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The Difference Between Ferrous And Non-Ferrous Scrap Metals

Posted on 19 January 2017

This is one of the most frequent questions in the scrap metal industry, particularly for those who are serious collectors. And understanding the differences can have a considerable bearing on the buying and selling of scrap material. In simple terms, ferrous metals DO contain iron, and non-ferrous metals DO NOT. But it’s not easy to discern when simply inspecting a piece of metal.

The unique characteristics of ferrous metals

In general, ferrous metals include steel and iron. They are essentially used for their characteristic structural strength and long lasting durability. Ferrous metals would be used in a wide range of applications – from construction and transportation, to domestic tools and hardware in the home.

Ferrous metals (and associated alloys) are susceptible to rust, except wrought iron and stainless steel.  However, if there’s rust present, then it’s a ferrous metal. Most ferrous metals are magnetic – an ideal characteristic for motors and appliances. The most recycled material is ferrous metal.

The unique characteristics of non-ferrous metals

Non-ferrous metals include the likes of aluminum, copper, brass, nickel, lead, and zinc. Precious metal like gold and silver is also non-ferrous. This metal family is much more pliable than ferrous metal, and therefore well suited where strength may be required, but weight might be a factor.

Since non-ferrous metal is iron-free, there is high resistance to rust and corrosion, making the metal ideal for water pipes, roofing materials, and outdoor road signage. These metals are also non-magnetic and with myriad industrial applications.  Aluminum is a highly recycled metal.

The pricing difference between the two metals

Scrap metal pricing is just as important to a smaller scrap collector as it is to a large company that generates high volumes of scrap metal. Overall, ferrous metals are usually in good supply, so the prices are generally lower than non-ferrous metal. Steel and iron (including various alloys) are continually being recycled in high volumes all over the world, so prices tend to be consistent.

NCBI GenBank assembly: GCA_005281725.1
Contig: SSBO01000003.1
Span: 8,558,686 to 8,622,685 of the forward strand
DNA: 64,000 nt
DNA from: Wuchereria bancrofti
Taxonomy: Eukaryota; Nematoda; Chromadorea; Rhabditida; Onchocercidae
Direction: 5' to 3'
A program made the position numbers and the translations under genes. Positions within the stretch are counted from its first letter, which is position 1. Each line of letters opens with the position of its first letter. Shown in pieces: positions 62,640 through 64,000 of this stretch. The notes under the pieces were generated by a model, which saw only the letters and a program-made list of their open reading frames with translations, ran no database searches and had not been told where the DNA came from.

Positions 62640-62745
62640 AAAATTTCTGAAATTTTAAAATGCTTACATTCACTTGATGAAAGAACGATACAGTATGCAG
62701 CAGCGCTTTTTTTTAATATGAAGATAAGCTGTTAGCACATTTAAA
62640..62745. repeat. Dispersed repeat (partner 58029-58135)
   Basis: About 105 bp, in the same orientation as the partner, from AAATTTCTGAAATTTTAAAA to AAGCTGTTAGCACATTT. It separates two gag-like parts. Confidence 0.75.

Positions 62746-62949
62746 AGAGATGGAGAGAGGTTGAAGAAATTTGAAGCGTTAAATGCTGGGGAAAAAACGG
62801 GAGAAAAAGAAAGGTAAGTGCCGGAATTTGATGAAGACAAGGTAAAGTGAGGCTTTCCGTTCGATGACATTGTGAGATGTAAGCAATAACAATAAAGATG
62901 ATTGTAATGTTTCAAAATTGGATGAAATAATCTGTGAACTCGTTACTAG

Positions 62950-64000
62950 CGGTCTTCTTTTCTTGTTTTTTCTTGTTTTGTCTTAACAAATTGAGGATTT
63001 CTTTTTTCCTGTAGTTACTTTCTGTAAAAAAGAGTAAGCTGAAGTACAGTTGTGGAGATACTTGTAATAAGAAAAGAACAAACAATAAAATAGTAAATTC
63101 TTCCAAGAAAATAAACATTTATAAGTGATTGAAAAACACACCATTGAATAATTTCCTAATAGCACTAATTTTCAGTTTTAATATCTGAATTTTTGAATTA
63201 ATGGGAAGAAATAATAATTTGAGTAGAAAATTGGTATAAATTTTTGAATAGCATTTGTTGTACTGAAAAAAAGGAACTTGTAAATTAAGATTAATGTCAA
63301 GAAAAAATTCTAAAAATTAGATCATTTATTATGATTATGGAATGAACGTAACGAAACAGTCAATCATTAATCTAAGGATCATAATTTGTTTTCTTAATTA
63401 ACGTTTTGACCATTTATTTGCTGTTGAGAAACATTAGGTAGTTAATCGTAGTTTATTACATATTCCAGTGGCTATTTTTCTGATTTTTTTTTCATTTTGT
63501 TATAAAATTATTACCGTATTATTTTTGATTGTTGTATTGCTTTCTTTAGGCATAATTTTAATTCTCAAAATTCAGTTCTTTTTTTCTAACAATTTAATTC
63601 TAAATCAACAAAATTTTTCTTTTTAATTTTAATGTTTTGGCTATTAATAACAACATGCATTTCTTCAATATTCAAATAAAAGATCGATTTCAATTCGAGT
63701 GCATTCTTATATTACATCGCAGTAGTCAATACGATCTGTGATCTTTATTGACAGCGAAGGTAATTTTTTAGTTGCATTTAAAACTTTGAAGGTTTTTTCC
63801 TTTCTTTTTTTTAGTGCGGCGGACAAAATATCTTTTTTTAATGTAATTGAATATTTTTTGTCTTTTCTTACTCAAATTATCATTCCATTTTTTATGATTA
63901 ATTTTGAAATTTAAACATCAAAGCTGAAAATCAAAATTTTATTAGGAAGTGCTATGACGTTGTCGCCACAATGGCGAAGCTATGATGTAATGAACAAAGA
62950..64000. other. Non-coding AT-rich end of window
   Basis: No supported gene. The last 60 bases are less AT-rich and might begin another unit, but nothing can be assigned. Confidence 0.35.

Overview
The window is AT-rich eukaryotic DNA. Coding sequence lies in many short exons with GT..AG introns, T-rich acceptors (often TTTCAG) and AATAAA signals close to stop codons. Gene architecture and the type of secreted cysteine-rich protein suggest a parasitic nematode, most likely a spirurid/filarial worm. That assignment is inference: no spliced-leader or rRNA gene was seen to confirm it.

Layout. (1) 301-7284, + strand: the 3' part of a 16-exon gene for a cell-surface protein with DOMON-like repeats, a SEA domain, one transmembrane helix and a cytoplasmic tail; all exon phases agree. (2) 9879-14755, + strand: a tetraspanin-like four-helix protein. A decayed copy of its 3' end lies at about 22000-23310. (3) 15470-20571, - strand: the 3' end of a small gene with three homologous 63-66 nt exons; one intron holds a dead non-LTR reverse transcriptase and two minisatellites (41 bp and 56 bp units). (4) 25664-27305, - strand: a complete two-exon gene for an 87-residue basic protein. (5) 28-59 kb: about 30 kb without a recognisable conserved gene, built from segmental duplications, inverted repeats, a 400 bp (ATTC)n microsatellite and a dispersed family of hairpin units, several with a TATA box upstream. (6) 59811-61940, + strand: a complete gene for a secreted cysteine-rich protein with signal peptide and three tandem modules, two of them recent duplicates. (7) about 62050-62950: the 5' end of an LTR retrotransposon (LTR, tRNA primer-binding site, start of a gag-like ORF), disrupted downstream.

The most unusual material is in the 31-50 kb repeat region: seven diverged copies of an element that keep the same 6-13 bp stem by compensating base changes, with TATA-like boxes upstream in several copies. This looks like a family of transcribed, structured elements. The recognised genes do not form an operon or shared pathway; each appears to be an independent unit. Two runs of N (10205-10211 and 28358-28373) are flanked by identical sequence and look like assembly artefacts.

Non-ferrous scrap metal is somewhat less abundant than ferrous metal, making demand higher, and therefore driving the price up. And while aluminum scrap prices may be consistent for the most part, copper and brass can fluctuate quite dramatically, depending on market needs. This is why it’s so important to monitor prices, and to ensure that the best price for scrap is attained.

Both metal families are key to the recycling industry

Beyond the differences, both ferrous and non-ferrous metals are key contributors to the recycling industry. With reliable and consistent flow of scrap, both of these metals can be very efficiently processed and then recycled into remanufactured metal that is just as good as the virgin original. The truth is, metal mining and manufacturing pollutes the environment, while consuming huge amounts of energy. This can be circumvented through recovery and recycling efforts, whether by small local collectors, or huge industrial scrap generators. In short, it makes good business sense. Metal recycling is simply a perfect model for recovery, remanufacture, and reuse.

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